Browser: Of Billboards, Brando, and the Best of 2008 (Updated 10:25AM)

NPR has the story of Rev. Gloria White Hammond, who brings a “ministry of healing” to those who are suffering in Darfur.

Today, as I read this story of faith, love, and compassion, I’m reminded that Washington State’s Governor Gregoire has allowed the following statement to be posted beside a Nativity Scene in the State Capitol”

“There is only our natural world. Religion is but myth and superstition that hardens hearts and enslaves minds.”

Then why do the hopeless turn to the churches… not just for a message of hope, but for an outpouring of generosity and care during hard times? Why did America’s slaves express their hopes and dreams most poignantly through gospel music, rather than through expressions of casting off all belief in God?

The truth will set you free. The music of freedom is gospel music. The holiday of freedom is Christmas, in which we celebrate the birth of one who would suffer persecution, rejection, and an excruciating death, in order to demonstrate once and for all that death has been defeated, and that we can all be free of fear and slavery.

I think that display in the Capitol makes its point very powerfully: One is a defiant statement of contempt for the choices of others. (Ahhh… Washington… the state of “tolerance.”) The other is a work of art, full of mystery, which draws people of all ages all around the world and kindles questions of hope in their hearts.

Which path appeals to you?

Merry Christmas, everybody.

  • Jeffrey Wells asks, “If — I say if — a Brando biopic were to happen, is there a better actor to fill the role?” Which actor is he talking about? Find out. Me, I heartily agree with him.

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About Jeffrey Overstreet

Jeffrey Overstreet is the author of a “memoir of dangerous moviegoing” called Through a Screen Darkly, and a four-volume series of fantasy novels called The Auralia Thread, which includes Auralia’s Colors, Cyndere’s Midnight, Raven’s Ladder, and The Ale Boy’s Feast. Jeffrey is a contributing editor for Seattle Pacific University’s Response magazine, and he writes about art, faith, and culture for Image, Filmwell, and his own website, LookingCloser.org. His work has also appeared in Paste, Relevant, Books and Culture, and Christianity Today (where he was a film columnist and critic for almost a decade). He lives in Shoreline, Washington. Visit him on Facebook at facebook.com/jeffreyoverstreethq.

  • moe99

    Then we are agreed res ipsa loquitor. “The thing speaks for itself.”

  • http://www.lookingcloser.org closerlooker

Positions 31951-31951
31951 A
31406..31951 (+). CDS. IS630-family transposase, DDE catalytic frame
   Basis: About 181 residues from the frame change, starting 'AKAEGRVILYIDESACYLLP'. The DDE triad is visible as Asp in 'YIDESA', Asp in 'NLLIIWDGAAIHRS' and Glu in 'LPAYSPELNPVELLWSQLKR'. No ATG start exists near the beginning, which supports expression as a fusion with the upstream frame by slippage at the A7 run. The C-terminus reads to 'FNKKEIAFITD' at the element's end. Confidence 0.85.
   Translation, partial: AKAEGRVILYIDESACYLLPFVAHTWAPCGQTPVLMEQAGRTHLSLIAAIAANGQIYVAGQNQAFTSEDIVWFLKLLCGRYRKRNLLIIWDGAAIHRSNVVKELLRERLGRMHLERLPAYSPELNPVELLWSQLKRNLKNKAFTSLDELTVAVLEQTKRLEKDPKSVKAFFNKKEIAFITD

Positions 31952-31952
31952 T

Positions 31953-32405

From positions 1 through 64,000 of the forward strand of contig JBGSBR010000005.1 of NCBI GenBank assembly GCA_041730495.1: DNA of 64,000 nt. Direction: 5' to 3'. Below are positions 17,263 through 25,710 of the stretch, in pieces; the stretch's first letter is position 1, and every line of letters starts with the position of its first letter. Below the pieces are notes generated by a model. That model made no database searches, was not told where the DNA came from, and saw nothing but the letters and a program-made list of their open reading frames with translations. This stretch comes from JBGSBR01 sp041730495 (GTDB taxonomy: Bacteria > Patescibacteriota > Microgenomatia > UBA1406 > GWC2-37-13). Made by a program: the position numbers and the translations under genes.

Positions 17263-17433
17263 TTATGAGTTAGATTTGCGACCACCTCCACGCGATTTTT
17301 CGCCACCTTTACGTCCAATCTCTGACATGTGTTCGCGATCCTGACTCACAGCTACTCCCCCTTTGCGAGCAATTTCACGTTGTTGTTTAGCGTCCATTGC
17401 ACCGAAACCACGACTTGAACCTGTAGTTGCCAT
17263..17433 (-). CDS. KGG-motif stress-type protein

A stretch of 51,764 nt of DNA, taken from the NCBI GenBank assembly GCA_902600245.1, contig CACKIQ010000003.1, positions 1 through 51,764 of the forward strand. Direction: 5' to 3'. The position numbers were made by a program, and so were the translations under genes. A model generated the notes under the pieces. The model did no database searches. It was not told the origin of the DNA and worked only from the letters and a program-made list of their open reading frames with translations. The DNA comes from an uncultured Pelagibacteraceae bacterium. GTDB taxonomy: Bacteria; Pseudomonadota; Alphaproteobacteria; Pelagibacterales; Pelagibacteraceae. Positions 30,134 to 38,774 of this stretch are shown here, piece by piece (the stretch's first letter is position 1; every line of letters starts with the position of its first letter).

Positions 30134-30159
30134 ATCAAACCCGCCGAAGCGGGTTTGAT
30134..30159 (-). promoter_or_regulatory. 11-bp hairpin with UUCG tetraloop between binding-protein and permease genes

I don’t believe I said anything about censoring.

    It’s just such a shame that the very same folks who cry “tolerance” insist on setting up an exhibit of brash condemnation alongside a work of art.

    I agree with Madeleine L’Engle, who said that we do not draw people to our perspective “by telling them how wrong they are and how right we are, but by showing them a light that is so lovely, we long with all our hearts to know the source of it.”

    By that standard, I see no need to censor the faith-haters’ exhibit. By choosing to voice their views the way they have, they have only heightened the brightness of the mystery they’re attacking.

  • moe99

    As long as that view did not amount to censoring others’ views.

  • http://www.lookingcloser.org closerlooker

    Then I take it you have no problem with me “holding a different view” and expressing it. Thank you for your tolerance.

  • moe99

    Please, Jeffrey, I understand your POV, but we live in a society where we have a secular government. And as Governor Gregoire (a Democrat) and Attorney General Rob McKenna (a Republican, and a Catholic I will add) stated jointly:

    “Last year, after a federal lawsuit was filed against the state of Washington by the Alliance Defense Fund, the state’s Department of General Administration set forth a policy allowing individuals or groups to sponsor a display regardless of that individual’s or group’s views.

    “The Legislative Building belongs to all citizens of Washington state, and houses the state Legislature, as well as the offices of several state-elected executives, including the governor. The U.S. Supreme Court has been consistent and clear that, under the Constitution’s First Amendment, once government admits one religious display or viewpoint onto public property, it may not discriminate against the content of other displays, including the viewpoints of non-believers.”

    We are a big tent, and we should be secure enough in ourselves and our beliefs to permit others holding different views to have the ability to express them.


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